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Luban: Chinese Grimoire of Magic and Esoteric Feng Shui by Luban E Shu

The Luban Shu or the 'Book of Luban' or even the 'Luban Classic' is well known to the Chinese-speaking occult community. The book has the same or similar reputation as the Key of Solomon among Western practitioners of magic, and at one time nearly every village had a local magician, a 'fangshi' who was skilled in the Luban technique, and everyone, in older times, had a tale to tell about the Luban.

The Luban was, and is, both loved and dreaded by the Chinese. Luban is at first appearance a collection of spells gathered into one volume along with information about the magical aspects of feng shui. Obviously, the text was meant for the well-educated magus as some of the spells concern complex notions of Chinese astrology and geometry as well as the procedures of magic in itself. The origin of the text is shrouded in mystery and a number of versions circulated throughout China.

What makes the Luban so attractive is that it is free of the dogma of orthodox religious Daoism, Confucianism and Buddhism. And yet it relies on their principles in a certain folk manner, much, in the same way, the grimoires of the West implied a Christian or Judaic worldview. The Luban thus represents a means for the individual sorcerer to seek a pathway to power within a personal context and without having to limit themselves to the orthodox temples.

This was a book for the outsider, the sorcerer who was also a scholar of the deepest and most profound mysteries of magic. Another attractive element was that there was no need for rare and exotic ingredients that are impossible to access and have lost their meaning to the modern mind. The Luban Shu is ancient but a LIVING tradition. Its gods and spirits are not only alive and well, throughout millions of Temples and shrines in Asia, but are part of the land, the rocks, the trees, the running waters and so forth.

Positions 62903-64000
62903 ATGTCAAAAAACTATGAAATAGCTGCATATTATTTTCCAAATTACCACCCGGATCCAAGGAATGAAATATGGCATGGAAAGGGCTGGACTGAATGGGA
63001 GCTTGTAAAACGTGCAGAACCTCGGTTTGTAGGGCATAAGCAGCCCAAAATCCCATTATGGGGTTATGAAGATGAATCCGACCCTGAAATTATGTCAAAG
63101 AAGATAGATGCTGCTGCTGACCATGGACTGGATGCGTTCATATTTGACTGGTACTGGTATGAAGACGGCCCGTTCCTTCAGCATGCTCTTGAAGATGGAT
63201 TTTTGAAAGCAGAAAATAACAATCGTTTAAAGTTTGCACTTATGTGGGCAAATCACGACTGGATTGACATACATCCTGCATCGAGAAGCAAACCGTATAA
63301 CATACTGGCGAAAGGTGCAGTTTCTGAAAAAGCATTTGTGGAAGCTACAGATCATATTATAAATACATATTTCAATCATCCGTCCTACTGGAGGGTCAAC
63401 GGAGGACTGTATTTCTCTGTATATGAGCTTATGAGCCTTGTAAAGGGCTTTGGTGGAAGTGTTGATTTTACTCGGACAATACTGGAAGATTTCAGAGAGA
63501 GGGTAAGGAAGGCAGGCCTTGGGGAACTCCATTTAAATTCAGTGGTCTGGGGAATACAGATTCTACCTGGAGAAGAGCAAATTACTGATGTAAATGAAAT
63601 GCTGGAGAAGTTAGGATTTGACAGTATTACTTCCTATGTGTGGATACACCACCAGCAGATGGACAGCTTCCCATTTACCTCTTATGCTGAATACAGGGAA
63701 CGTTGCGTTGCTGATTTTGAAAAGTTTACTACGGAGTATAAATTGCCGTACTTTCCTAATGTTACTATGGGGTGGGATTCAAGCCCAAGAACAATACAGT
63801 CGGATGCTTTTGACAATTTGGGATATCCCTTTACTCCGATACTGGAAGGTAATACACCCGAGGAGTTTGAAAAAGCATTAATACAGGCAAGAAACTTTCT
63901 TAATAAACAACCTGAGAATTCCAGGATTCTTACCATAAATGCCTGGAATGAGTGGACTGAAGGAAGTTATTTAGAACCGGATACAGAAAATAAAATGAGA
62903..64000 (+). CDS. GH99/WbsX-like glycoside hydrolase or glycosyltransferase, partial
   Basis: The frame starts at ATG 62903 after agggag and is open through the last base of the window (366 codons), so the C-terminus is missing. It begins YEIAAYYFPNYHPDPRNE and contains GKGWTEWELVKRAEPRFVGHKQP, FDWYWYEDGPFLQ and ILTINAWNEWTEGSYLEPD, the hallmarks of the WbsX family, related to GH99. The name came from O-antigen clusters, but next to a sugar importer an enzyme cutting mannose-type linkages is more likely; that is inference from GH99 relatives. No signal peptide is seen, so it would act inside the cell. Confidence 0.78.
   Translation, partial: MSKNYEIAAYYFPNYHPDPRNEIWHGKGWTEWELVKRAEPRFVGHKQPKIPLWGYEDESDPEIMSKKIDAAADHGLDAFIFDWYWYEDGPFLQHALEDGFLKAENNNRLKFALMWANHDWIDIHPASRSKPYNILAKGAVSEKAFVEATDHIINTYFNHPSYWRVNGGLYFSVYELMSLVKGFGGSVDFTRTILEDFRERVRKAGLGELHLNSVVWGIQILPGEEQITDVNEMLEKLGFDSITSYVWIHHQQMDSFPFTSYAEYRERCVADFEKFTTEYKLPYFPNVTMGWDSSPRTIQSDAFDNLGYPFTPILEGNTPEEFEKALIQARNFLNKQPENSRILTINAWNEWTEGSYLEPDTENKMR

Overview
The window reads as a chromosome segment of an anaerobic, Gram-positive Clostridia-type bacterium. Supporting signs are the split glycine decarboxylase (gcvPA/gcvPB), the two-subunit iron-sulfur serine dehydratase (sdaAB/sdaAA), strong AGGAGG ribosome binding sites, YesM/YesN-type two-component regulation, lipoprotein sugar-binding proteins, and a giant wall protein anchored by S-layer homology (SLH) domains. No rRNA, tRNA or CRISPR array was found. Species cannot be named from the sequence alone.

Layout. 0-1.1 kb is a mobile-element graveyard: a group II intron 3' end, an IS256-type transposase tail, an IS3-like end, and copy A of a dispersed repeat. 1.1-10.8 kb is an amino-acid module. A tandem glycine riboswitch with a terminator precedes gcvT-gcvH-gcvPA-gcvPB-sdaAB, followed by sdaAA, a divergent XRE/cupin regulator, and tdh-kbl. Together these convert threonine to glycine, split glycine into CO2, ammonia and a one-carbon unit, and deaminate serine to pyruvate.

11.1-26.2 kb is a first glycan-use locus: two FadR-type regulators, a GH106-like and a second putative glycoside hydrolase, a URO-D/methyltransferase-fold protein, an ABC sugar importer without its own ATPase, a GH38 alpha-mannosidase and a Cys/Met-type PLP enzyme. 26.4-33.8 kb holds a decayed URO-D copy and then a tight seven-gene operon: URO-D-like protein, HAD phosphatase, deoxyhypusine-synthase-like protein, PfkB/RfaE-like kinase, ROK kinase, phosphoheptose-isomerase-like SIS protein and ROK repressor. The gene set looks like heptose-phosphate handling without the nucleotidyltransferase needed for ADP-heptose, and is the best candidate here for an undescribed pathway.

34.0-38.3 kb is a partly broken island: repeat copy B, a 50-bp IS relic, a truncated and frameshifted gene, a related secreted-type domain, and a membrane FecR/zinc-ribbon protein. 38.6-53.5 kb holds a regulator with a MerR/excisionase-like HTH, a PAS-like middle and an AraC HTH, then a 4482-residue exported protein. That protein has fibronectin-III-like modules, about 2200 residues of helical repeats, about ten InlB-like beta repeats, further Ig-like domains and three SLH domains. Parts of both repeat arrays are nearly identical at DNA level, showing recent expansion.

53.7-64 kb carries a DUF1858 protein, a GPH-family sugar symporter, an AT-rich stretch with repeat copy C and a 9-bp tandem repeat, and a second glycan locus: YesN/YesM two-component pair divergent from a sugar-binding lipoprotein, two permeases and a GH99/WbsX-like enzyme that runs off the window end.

It is not a speculative tradition which tries to piece together fragments from long-lost practices that exist in broken papyri and attempt at a working tradition. Side by side with the text there is also an oral tradition of transmitted knowledge. We do not need to resort to often subjective reconstructionism to attempt a revival of a lost tradition.

In this text, therefore, we give not only the text itself with notes on obscure terms, but actual oral teachings from my own teacher Dr. Liang.

For scholars, it will be an interesting cultural source for the sorcerous magic outside of the main Dao stream. For many, it will be a teacher of a definite Way. If you choose this practical side, we urge you to follow all the oral advice and taboos and make a careful study of the initiation into the Luban Pai.

In the Luban system, you must first enter its stream before it can work for you. The spells in the Luban must also be carefully cultivated. It is a myth that one can pick a random spell and hey presto it works. On average a spell must be PRACTISED many times before it can actually work. You will also see in the oral commentary there is inner work to do, some of which will be familiar to practitioners of more profound schools of neigong, as opposed to qigong.

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